Sometimes you might be a little envious of what animals can do. Wouldn't it be great to be able to fly like a bird? How awesome would it be to sleep all day like a koala? Or to have multiple rows of teeth like a shark? Many sharks have multiple rows of teeth, generally all with shallow roots, and if a tooth is damaged or lost, there are numerous teeth waiting to take over. Humans aren't quite so lucky, and you only get two sets of teeth—your primary baby (deciduous) teeth, and your secondary adult (permanent) teeth. So what does it mean when your child develops shark teeth?
The Second Row of Teeth
In relation to human dentistry, shark teeth is an informal term, describing a condition that can appear during your child's mixed dentition phase. Mixed dentition occurs during dental exfoliation, which is when baby teeth are shed and replaced with adult teeth, so your child has a combination of primary and secondary teeth for a brief period. Instead of an erupting adult tooth dissolving the root structure of a baby tooth and emerging in the same site, shark teeth in children is when adult teeth erupt behind existing baby teeth, creating a new row of teeth.
A Minor, Temporary Concern
Shark teeth in children are typically only a minor, temporary concern, and it can be an overstatement to call it a problem. In most cases, it's little more than a clinical curiosity. Both sets of teeth are functional, although your child will not have two sets for long. Even when adult teeth develop behind baby teeth, your child's baby teeth will still loosen and detach—with their permanent teeth ready to take over.
Talk to Your Family Dentist
It's wise to schedule an appointment with your family dentist. In many cases, no action is required, and you will probably just be advised to be patient. In some instances, such as when the eruption of an adult tooth failed to effectively dissolve a baby tooth's root structure, extraction can be required. The same applies if the second row of teeth creates a physical obstruction that makes cleaning both sets of teeth difficult. This extraction is perfectly routine, and there's no risk to your child's permanent teeth, as the extraction only occurs when the adult tooth has begun to erupt.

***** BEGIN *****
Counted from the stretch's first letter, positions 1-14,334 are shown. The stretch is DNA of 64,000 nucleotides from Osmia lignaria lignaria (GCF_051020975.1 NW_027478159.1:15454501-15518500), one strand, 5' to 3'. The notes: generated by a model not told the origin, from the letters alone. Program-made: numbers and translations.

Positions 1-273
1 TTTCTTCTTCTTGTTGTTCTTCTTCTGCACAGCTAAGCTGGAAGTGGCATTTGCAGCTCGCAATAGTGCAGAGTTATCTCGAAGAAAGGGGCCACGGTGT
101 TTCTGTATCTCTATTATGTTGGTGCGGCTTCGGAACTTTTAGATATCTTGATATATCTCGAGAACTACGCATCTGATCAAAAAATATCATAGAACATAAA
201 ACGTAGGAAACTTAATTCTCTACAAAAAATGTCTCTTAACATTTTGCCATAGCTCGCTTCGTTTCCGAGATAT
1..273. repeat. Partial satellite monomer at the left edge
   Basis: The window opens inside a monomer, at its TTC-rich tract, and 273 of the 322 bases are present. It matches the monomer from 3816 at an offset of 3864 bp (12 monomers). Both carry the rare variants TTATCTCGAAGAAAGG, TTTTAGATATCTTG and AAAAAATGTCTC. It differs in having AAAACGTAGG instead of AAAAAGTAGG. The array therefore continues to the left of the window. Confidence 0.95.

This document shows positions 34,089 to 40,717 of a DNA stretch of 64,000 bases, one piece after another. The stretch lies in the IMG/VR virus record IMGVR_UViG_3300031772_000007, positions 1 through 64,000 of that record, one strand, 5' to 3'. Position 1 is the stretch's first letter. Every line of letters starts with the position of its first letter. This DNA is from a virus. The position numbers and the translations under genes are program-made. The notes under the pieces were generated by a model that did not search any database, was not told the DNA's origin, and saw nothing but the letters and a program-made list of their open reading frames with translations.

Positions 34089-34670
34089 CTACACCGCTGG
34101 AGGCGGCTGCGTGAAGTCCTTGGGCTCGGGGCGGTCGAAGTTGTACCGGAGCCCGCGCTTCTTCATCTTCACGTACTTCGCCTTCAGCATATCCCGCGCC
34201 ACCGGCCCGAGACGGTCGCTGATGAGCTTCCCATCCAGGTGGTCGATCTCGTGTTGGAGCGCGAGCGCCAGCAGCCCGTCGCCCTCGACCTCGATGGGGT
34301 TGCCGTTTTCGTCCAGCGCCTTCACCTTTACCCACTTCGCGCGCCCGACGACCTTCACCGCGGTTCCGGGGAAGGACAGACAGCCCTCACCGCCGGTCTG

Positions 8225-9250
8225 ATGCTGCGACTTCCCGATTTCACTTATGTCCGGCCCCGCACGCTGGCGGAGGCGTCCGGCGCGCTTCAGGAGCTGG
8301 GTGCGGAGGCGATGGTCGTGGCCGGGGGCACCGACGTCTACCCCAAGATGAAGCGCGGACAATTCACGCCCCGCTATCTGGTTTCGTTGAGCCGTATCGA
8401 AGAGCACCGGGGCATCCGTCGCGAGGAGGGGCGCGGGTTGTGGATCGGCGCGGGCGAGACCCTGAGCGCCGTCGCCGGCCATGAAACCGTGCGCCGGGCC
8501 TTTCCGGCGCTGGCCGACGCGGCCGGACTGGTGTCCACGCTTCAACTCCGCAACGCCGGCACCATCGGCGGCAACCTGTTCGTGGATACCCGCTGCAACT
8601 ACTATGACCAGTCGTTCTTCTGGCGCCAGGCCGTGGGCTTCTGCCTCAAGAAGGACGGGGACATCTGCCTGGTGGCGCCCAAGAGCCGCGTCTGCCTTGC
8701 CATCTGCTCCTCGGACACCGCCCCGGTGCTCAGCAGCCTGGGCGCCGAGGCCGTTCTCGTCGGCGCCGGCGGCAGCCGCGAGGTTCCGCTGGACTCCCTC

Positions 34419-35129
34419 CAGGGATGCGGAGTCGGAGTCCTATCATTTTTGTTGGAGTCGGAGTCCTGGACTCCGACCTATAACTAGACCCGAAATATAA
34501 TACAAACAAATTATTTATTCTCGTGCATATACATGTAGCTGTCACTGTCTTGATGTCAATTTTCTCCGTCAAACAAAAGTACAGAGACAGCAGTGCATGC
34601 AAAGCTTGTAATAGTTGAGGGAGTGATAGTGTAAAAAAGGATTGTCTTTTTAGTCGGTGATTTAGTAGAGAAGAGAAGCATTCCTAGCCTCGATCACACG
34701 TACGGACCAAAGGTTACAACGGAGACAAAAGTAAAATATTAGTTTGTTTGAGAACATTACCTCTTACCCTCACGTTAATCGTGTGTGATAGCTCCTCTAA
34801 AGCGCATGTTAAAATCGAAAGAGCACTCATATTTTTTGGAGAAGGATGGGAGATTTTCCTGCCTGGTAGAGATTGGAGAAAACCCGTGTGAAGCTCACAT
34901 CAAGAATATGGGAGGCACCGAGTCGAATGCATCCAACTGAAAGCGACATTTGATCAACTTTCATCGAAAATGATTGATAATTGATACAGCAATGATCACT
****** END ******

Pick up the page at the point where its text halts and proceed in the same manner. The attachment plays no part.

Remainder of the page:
Shark teeth in children generally isn't a complication, and in any event, it's very simple to correct if intervention should be in your child's best interests. To learn more, contact your family dentist today.Share
27 September 2021
When the bottled water craze began, I jumped on the bandwagon with everyone else who was drinking water from bottles instead of from the tap. I wasn't sure why bottled water was healthier, but I liked the taste. When I went for my next dental check-up, I had my first cavity in a while, so I had it filled and didn't think much of it. Well, I had two more during my next check-up after that, and I began trying to think of why my teeth were suddenly going bad. The only change in my habits was the switch to bottled water, so I made the switch back to tap water and my teeth began to improve. I created this blog to encourage others who have begun getting cavities suddenly to look into their changes in habits. They may find they made a change similar to mine.